Simply being reactive with the mindset of until ‘X’ comes to me with a complaint themselves I will put my head in the sand is not adequate, nor acceptable. So taking action is absolutely necessary. Arrange to speak with the alleged victim of bullying in a confidential manner and speak with them generally about what you have heard and that you wanted to make sure everything was okay. From there, you will often be able to gauge if there is an issue. Remind all employees of anti-bullying policies you have in your workplace and grievance procedures if people want to use them.
How to deal with complaints about bullying?
Ensure that you act swiftly and objectively. If you fail to investigate a complaint you could then be at risk of action against you from government bodies and workers compensation authorities. In Victoria you may also be aiding and abetting a crime. Commencing an investigation can be complex and you need to work through a fair, open and transparent process that affords innocence until proven guilty. Ensure that all parties are afforded privacy wherever possible. Mistakes and a mishandled investigation may worsen a situation so if you are not confident consider outsourcing the investigation to specialists. It is a wise investment.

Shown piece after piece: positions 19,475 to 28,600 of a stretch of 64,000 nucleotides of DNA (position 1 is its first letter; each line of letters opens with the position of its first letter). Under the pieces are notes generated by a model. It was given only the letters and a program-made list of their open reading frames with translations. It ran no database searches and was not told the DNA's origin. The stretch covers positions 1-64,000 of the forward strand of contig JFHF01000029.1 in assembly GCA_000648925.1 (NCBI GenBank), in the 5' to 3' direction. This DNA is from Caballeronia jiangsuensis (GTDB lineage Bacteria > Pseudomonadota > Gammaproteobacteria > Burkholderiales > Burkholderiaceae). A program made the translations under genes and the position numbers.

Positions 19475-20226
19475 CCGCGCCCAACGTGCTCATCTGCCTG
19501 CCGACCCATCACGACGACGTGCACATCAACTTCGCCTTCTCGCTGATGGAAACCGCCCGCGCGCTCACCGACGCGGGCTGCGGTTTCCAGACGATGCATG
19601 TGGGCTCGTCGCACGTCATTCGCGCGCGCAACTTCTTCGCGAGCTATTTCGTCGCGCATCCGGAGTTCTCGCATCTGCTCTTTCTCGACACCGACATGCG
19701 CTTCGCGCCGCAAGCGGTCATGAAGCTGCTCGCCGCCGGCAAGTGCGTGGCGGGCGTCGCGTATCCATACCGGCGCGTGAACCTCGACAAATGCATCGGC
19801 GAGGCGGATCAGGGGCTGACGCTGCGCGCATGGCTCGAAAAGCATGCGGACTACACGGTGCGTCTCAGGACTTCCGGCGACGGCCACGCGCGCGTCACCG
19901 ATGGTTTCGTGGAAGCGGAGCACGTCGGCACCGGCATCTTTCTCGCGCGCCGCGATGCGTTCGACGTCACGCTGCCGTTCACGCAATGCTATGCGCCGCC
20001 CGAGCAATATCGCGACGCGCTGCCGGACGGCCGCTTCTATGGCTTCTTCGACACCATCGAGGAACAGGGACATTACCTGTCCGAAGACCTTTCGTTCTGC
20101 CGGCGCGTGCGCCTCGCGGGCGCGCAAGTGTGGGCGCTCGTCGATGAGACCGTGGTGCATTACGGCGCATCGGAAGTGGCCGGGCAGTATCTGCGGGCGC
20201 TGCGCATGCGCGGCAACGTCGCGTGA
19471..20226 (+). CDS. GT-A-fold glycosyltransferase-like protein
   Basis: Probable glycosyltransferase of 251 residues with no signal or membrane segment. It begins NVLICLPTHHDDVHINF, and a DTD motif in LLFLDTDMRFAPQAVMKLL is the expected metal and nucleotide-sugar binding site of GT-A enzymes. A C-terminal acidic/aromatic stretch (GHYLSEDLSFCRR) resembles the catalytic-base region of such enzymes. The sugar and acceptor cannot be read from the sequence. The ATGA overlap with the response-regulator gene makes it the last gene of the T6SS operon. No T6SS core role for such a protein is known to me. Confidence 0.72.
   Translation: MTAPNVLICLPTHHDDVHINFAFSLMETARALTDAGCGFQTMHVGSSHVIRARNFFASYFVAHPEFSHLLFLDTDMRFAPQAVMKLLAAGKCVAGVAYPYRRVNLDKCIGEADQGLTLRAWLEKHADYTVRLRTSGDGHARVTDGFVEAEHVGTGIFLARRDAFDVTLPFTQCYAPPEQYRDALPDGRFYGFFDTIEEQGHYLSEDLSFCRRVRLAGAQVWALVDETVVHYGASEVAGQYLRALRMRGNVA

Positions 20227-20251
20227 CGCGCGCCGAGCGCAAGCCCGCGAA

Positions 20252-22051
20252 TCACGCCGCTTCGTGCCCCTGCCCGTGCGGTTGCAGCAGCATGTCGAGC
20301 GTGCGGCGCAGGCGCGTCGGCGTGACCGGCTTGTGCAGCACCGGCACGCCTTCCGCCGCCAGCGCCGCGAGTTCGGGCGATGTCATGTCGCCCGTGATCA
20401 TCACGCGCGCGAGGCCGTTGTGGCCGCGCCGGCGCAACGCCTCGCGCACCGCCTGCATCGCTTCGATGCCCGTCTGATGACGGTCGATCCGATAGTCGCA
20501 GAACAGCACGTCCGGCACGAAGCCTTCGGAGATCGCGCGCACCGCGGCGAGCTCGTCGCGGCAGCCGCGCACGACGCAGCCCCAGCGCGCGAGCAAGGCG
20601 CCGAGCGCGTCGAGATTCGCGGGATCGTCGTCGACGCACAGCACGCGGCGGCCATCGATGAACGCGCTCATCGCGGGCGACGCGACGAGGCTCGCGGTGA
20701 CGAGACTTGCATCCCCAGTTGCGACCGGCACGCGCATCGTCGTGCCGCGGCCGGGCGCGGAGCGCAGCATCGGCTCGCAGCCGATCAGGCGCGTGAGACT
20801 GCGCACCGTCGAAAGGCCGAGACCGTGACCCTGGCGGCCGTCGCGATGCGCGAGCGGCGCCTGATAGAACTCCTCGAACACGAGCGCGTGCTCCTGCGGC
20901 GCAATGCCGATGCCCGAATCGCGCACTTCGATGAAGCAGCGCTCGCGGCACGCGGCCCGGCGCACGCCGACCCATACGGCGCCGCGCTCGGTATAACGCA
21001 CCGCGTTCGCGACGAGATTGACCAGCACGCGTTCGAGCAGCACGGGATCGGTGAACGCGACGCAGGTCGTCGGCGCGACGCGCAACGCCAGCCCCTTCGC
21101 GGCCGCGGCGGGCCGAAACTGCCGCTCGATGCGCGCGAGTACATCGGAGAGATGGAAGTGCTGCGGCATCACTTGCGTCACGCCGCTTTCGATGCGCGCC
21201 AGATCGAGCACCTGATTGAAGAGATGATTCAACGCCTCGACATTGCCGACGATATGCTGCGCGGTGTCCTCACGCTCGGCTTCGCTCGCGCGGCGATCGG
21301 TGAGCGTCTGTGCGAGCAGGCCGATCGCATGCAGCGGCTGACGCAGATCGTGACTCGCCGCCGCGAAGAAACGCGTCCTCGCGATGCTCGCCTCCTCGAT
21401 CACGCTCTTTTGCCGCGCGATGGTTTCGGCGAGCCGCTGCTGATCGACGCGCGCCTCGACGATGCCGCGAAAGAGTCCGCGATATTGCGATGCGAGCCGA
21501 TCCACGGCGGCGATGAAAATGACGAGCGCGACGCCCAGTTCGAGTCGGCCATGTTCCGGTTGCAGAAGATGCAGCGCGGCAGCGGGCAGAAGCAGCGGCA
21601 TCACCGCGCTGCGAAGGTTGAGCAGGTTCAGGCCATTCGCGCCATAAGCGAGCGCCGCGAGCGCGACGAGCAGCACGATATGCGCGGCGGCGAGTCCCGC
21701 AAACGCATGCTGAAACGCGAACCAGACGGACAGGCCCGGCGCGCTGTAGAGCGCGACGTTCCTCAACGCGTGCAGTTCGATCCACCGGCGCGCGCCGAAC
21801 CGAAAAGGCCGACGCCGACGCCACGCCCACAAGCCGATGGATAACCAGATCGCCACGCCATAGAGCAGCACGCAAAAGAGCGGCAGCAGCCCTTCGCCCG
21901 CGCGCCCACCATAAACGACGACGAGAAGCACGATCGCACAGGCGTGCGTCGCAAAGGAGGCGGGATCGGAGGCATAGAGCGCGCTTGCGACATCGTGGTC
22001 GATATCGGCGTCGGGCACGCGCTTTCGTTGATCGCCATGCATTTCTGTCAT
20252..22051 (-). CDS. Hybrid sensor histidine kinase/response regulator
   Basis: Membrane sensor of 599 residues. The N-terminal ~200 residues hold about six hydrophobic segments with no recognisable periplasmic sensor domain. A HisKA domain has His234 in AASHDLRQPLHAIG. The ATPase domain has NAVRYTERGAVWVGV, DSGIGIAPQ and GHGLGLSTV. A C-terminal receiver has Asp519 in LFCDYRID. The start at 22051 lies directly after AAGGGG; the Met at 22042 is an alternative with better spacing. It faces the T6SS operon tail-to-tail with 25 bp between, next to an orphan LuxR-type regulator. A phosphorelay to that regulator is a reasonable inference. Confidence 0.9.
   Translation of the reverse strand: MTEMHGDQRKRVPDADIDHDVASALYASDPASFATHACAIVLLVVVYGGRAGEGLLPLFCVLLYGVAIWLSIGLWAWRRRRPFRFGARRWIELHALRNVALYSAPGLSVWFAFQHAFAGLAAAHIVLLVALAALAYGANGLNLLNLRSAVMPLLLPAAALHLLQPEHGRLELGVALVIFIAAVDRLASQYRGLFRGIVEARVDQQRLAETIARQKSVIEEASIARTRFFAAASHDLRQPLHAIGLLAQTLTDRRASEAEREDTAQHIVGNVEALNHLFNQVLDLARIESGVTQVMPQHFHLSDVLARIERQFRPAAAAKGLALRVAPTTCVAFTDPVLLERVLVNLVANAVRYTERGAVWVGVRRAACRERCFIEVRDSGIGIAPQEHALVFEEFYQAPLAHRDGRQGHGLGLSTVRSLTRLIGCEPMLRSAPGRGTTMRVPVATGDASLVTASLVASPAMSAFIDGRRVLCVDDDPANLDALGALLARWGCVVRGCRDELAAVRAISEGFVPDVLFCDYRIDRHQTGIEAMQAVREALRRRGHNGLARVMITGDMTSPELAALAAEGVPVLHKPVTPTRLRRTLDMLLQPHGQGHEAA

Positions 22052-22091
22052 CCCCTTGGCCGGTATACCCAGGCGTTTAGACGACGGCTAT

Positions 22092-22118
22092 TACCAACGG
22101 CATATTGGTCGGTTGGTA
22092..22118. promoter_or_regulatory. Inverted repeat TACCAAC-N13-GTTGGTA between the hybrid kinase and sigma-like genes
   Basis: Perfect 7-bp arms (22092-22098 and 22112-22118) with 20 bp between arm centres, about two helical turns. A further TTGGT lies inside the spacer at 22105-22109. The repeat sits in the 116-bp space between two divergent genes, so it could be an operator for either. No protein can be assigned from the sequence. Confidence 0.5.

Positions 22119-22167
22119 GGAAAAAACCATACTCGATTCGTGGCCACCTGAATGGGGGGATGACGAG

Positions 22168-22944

Performance management processes and bullying
Ensure that your processes are fair and transparent without any favouritism and be careful that performance management is not simply knee jerk reaction to a situation without substance. All employees need to be treated with fairness, respect and equally. Don’t apply different rules to different employees. When undesirable performance or conduct occurs, document things fully and where others have supervisory responsibilities ensure they are trained in performance management procedures. Educate employees, particularly those with supervisory responsibilities as to what is and what is not bullying. If you have a sensitive situation, do not feel confident or feel that your business may be at risk, again consider getting specialist advice.
Bullying is not going away and business need to educate all employees, supervisors and managers about what constitutes bullying and how your business will treat those that engage in this activity. We should not take our eyes off the ball in relation to genuine bullying cases but likewise ensure your business has processes in place that mean that legitimate performance management is handled correctly and does not morph into a bullying accusation. And the last word, don’t go it alone if you do not feel confident get assistance, the stakes can be higher than you think.
Robyn Anderson is the Managing Director of HR Navigation Australia, an HR/IR/Employment Law consultancy specialising in providing the services to the needs of Small and Medium Businesses. To contact HR Navigation call 1300 669 747 or visit www.hrnavigation.com.au.
Taking digitisation out of the ‘too hard’ basket for SMEs
By Jason Brouwers
The insanity of consumer expectations
By Jason Dooris
Forget how big you are: always have a start-up mentality
By Simon Larcey